New residents will find that certain public services and benefits are not immediately available to them on arrival. For example, public authority housing is restricted to those with at least ten years' residence on the Island; five years' residence is required to qualify for Income Support and six months for Family Income Supplement. If a person is previously a UK resident and/or entitled to a UK state pension, then these rights are normally transferred to the Isle of Man and a pension is paid by the Isle of Man Department of Health and Social Security; however, those reaching state pension age after 6 April 2016 who have contributed to both UK and IOM state pensions through national insurance payments will have to make separate pension claims to each country. Over 60's are entitled to free bus travel.

There is no estate tax, inheritance tax or succession duties on the Isle of Man. Together with no capital gains tax, a 0% income tax rate for companies (other than those investing in Manx land and property (20%) or conducting banking business (10% on certain profits) or in retail where profits are in excess of £500,000 per annum) and low rates of personal income tax (higher rate of 20%). This makes the Island an extremely attractive place from a taxation perspective.

There is no statutory legislation defining residence on the Isle of Man. Residence for tax purposes therefore tends to be based on UK case law and limited practice. The Assessor of Income Tax will generally regard an individual as becoming resident when they arrive with the intention of remaining on the Island. If individuals spend regular amounts of time on the Island each year (e.g. 90 days or more) the Assessor will generally regard them as tax resident once a pattern of such behaviour is shown. If an individual is present on the Island for more than 183 days in a fiscal year (6 April to 5 April) then they will be regarded as resident.

The Isle of Man has a Key Employee Concession ("KEC") for employees required by their employers to relocate to the Island, where they bring new business to the Island. New business can consist of either a completely new company moving to the Island, or a new area of business being brought to the Island for an existing business. The KEC, which is available for a period of three years, broadly imposes tax only on the Manx source employment Income of qualifying individuals for a period of three years. There is also a work permit exemption for some new businesses moving to the Island, subject to meeting certain conditions.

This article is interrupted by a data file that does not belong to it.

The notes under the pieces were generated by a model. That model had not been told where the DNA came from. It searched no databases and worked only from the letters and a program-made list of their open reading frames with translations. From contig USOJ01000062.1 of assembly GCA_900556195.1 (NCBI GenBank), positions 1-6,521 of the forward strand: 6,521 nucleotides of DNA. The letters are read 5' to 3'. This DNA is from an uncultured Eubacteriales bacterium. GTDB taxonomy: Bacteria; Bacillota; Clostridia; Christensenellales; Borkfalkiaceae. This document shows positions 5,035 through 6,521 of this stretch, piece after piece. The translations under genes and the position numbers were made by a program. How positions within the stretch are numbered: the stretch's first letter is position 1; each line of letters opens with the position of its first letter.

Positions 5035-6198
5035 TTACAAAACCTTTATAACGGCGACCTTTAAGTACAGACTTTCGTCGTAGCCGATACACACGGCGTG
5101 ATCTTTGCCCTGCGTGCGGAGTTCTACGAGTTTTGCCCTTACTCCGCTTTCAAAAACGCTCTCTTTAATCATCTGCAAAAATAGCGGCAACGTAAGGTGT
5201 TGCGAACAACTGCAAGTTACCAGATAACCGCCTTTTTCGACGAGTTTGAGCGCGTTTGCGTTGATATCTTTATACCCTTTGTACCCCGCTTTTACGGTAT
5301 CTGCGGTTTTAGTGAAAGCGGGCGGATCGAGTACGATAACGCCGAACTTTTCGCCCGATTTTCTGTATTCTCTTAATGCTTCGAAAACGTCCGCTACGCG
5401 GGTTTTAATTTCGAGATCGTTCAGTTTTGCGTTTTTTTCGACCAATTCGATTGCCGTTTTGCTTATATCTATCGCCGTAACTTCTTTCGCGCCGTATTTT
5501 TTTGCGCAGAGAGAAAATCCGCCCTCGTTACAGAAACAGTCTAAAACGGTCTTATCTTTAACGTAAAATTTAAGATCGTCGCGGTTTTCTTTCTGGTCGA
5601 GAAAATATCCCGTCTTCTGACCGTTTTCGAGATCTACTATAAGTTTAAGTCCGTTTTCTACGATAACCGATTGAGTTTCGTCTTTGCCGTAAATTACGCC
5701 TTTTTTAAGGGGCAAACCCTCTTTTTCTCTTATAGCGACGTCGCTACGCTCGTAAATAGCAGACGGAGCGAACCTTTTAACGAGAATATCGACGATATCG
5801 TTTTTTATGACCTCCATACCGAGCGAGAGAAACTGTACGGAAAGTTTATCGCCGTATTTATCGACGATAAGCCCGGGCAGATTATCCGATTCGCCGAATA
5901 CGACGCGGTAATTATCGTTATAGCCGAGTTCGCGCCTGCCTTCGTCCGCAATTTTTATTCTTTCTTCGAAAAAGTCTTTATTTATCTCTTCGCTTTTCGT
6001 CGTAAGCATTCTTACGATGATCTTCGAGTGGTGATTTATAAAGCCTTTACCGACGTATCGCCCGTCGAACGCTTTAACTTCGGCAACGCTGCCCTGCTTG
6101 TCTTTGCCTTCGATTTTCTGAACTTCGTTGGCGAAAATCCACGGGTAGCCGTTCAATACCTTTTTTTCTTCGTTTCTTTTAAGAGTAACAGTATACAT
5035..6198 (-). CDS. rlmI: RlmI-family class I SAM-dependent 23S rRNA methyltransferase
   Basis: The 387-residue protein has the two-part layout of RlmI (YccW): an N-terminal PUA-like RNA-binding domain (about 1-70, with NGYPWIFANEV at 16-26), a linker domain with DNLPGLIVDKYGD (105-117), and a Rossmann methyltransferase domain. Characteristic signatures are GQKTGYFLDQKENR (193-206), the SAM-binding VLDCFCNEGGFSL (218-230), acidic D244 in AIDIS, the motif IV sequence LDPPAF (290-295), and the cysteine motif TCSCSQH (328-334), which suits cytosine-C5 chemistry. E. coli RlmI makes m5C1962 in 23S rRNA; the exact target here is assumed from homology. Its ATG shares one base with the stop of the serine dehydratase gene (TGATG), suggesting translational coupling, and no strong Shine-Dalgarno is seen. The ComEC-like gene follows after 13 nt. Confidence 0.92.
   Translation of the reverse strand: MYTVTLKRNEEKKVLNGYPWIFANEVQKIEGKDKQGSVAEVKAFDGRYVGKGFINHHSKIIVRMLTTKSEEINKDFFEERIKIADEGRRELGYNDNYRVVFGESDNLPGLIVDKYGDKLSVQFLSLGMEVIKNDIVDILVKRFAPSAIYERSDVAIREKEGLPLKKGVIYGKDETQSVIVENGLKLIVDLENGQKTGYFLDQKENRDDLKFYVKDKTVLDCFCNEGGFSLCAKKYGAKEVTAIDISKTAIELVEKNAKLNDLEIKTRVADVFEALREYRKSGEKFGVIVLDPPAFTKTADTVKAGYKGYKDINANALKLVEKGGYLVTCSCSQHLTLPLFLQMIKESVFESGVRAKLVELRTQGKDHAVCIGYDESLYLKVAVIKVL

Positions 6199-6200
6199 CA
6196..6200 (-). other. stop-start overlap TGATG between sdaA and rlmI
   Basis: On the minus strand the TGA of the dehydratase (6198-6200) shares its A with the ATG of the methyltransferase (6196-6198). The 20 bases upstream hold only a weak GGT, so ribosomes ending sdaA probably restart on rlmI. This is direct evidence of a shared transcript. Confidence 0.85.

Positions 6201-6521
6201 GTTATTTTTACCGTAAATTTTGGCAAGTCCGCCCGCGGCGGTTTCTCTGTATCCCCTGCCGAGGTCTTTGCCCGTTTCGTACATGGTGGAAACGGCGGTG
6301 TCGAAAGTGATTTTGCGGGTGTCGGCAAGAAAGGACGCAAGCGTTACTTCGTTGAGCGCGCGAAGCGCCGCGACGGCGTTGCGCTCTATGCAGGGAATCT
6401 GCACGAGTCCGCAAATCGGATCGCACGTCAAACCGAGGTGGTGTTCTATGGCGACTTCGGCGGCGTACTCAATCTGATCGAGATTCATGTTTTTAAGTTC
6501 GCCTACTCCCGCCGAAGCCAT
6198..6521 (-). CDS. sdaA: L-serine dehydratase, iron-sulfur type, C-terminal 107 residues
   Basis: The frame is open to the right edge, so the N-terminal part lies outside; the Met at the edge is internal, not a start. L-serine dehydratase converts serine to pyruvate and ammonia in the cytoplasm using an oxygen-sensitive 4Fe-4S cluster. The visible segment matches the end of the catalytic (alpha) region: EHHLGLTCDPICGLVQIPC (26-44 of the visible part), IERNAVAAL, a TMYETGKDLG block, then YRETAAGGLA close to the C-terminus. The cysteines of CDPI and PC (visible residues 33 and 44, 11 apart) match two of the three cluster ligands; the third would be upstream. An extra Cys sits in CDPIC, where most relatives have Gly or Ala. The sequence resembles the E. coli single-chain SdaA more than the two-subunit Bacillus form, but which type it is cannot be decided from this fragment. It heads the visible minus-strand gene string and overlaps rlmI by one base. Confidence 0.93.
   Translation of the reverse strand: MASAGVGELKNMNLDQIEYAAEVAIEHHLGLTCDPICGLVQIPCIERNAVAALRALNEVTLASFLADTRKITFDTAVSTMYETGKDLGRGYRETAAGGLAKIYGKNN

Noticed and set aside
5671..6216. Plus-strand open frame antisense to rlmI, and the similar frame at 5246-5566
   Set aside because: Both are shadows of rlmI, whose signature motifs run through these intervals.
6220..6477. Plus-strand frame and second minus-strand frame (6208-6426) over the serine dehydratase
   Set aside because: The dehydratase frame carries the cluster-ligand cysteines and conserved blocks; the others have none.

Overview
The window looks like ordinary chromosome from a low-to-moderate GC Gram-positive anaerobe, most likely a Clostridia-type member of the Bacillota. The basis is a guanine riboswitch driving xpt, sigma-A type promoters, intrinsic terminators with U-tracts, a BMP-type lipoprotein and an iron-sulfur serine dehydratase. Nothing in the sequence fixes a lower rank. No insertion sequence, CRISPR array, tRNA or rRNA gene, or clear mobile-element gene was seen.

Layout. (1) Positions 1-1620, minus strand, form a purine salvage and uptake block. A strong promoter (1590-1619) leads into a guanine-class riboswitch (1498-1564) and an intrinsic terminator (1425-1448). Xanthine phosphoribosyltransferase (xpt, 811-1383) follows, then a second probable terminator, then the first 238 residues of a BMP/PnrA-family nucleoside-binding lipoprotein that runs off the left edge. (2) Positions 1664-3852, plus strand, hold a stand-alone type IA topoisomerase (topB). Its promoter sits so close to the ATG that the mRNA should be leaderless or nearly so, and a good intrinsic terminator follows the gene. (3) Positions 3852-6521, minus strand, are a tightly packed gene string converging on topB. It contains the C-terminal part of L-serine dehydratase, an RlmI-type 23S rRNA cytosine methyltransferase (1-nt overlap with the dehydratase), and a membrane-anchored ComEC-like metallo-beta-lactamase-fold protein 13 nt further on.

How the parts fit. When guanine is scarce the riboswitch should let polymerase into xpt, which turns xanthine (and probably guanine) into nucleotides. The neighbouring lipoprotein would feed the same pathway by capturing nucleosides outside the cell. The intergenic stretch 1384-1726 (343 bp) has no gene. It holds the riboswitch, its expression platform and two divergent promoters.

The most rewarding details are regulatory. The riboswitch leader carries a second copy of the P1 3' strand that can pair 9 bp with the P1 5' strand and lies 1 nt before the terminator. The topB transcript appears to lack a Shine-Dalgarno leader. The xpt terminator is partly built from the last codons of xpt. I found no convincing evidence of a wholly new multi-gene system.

The Island also has a tax cap system for High Net Worth Individuals, which an individual needs to elect into for five years. The tax cap system guarantees that an individual's Manx tax liability for a year is capped at £125,000 no matter how much income they earn in the year. If the tax actually due on income is less than the cap on average over the five year period, the taxpayer can elect to pay tax on an actual basis rather than a capped basis if it is beneficial. If a taxpayer ceases residence partway through the five year period, there is no need to continue to pay the tax cap for the remaining years of assessment after the year of departure.

Individuals can apply for their UK pensions to be paid gross. Investors can establish an Isle of Man company, which will pay tax at 0%, to house their investments, meaning that the investor will only pay tax when they extract funds from the company. There is a strict ordering regime for the taxation of profits designed to ensure only income profits are taxable and capital gains and capital is not inadvertently taxed. For individuals leaving the UK wishing to become domiciled in the Isle of Man, this also keeps their UK assets outside the UK inheritance tax net, once they have been domiciled in the Island for at least three years (or five years post 5 April 2017).

The Island's Government and private sector are continually working to grow the Island's economy. There have been a number of initiatives such as an Economic Development Fund to provide funding for new businesses. In addition, new legislation has been announced to enable crowdfunding and an alternative banking licensing arrangement to facilitate financing of businesses.

The Island's future remains bright and it continues to attract new residents to its shores.

Peregrine Corporate Services Limited is licensed by the Isle of Man Financial Services Authority.